Frank Shears

Frank Shears

F.G. Shears (born March 3, 1885 in London, England) was a bureaucrat who took on a prominent administrative role in the dispossession of Japanese Canadians in World War II. Shears was hired by the Secretary of State in 1940, and served as the director of the Vancouver Office of the Custodian of Enemy Property from 1942 until the closure of the office in 1952. As director, he oversaw the forced sale of Japanese Canadian assets and the payment of claims arising from Justice Henry Bird’s Royal Commission. As one of the longest-serving employees of the Custodian, Shears experienced this history from a unique perspective, privy to the decision-making of his political and bureaucratic masters, but also constantly receiving letters and appeals from the Japanese Canadians he helped to dispossess. (Source: Kimura Appendix)


Regularized NameFrank Shears


Oral Histories (1)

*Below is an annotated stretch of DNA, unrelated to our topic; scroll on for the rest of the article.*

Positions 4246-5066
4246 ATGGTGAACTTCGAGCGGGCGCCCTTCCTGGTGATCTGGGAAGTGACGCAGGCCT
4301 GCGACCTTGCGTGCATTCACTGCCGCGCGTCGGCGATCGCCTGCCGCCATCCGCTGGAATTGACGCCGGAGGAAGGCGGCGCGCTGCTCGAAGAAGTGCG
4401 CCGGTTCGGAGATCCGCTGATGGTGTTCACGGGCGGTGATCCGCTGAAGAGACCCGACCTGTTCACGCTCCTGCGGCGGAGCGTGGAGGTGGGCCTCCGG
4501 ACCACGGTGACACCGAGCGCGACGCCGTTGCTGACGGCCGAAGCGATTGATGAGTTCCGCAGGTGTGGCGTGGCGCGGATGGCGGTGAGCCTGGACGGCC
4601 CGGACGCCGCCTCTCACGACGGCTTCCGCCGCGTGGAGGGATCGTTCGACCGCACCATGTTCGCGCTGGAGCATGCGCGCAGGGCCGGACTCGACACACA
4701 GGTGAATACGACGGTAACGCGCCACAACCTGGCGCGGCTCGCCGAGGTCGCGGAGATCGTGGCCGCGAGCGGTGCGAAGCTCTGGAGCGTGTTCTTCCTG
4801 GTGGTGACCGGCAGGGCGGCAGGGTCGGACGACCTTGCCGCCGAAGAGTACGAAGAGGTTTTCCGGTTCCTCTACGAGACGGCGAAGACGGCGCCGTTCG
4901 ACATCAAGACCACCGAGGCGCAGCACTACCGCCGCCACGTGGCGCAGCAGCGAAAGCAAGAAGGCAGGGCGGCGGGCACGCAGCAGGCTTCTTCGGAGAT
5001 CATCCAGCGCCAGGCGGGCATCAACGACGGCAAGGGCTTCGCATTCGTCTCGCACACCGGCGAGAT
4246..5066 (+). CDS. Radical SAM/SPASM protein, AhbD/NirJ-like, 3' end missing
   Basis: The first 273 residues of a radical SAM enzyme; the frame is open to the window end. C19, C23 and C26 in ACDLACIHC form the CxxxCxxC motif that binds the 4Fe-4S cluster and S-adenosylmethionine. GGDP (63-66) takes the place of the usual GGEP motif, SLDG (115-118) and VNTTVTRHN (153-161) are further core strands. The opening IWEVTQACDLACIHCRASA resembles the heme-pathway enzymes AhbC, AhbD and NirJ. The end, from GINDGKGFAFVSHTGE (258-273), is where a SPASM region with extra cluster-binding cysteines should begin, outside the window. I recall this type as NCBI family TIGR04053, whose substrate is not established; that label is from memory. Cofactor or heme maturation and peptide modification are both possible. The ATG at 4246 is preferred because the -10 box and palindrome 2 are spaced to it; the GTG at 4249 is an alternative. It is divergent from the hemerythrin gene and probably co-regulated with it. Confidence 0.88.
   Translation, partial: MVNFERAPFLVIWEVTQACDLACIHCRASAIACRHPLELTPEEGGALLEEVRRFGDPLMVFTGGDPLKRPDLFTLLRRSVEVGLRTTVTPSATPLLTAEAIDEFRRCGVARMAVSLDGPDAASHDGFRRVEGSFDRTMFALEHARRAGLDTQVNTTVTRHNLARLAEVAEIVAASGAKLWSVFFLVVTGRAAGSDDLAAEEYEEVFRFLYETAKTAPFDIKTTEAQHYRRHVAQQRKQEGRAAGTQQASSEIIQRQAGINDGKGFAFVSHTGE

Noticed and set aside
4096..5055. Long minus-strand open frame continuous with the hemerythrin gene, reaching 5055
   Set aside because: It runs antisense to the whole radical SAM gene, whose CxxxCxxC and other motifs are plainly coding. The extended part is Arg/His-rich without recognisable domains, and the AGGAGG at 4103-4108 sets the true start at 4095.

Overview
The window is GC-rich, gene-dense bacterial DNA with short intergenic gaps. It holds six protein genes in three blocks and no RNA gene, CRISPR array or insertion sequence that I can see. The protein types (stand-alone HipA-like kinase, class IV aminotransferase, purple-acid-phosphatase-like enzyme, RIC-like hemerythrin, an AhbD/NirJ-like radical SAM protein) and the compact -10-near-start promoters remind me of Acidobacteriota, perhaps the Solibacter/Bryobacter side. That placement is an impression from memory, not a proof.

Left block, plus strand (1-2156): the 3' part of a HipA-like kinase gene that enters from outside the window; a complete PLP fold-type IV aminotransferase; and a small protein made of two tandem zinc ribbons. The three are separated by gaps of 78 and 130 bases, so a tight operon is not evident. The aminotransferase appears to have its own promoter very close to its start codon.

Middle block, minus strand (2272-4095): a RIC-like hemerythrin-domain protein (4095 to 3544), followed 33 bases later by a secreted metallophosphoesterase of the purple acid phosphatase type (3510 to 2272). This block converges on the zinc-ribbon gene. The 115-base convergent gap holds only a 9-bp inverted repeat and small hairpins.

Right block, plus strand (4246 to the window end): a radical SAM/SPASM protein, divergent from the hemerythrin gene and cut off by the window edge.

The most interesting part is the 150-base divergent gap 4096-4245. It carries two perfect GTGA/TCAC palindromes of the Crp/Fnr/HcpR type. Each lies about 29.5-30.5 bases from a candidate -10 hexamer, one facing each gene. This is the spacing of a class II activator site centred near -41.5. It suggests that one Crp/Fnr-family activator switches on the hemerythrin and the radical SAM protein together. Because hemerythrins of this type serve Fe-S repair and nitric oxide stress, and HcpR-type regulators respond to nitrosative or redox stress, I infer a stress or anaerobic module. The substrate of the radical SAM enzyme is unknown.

Other Archival Files (55)
Protest Letters (186)
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Readers of these historical materials will encounter derogatory references to Japanese Canadians and euphemisms used to obscure the intent and impacts of the internment and dispossession. While these are important realities of the history, the Landscapes of Injustice Research Collective urges users to carefully consider their own terminological choices in writing and speaking about this topic today as we confront past injustice. See our statement on terminology, and related sources here.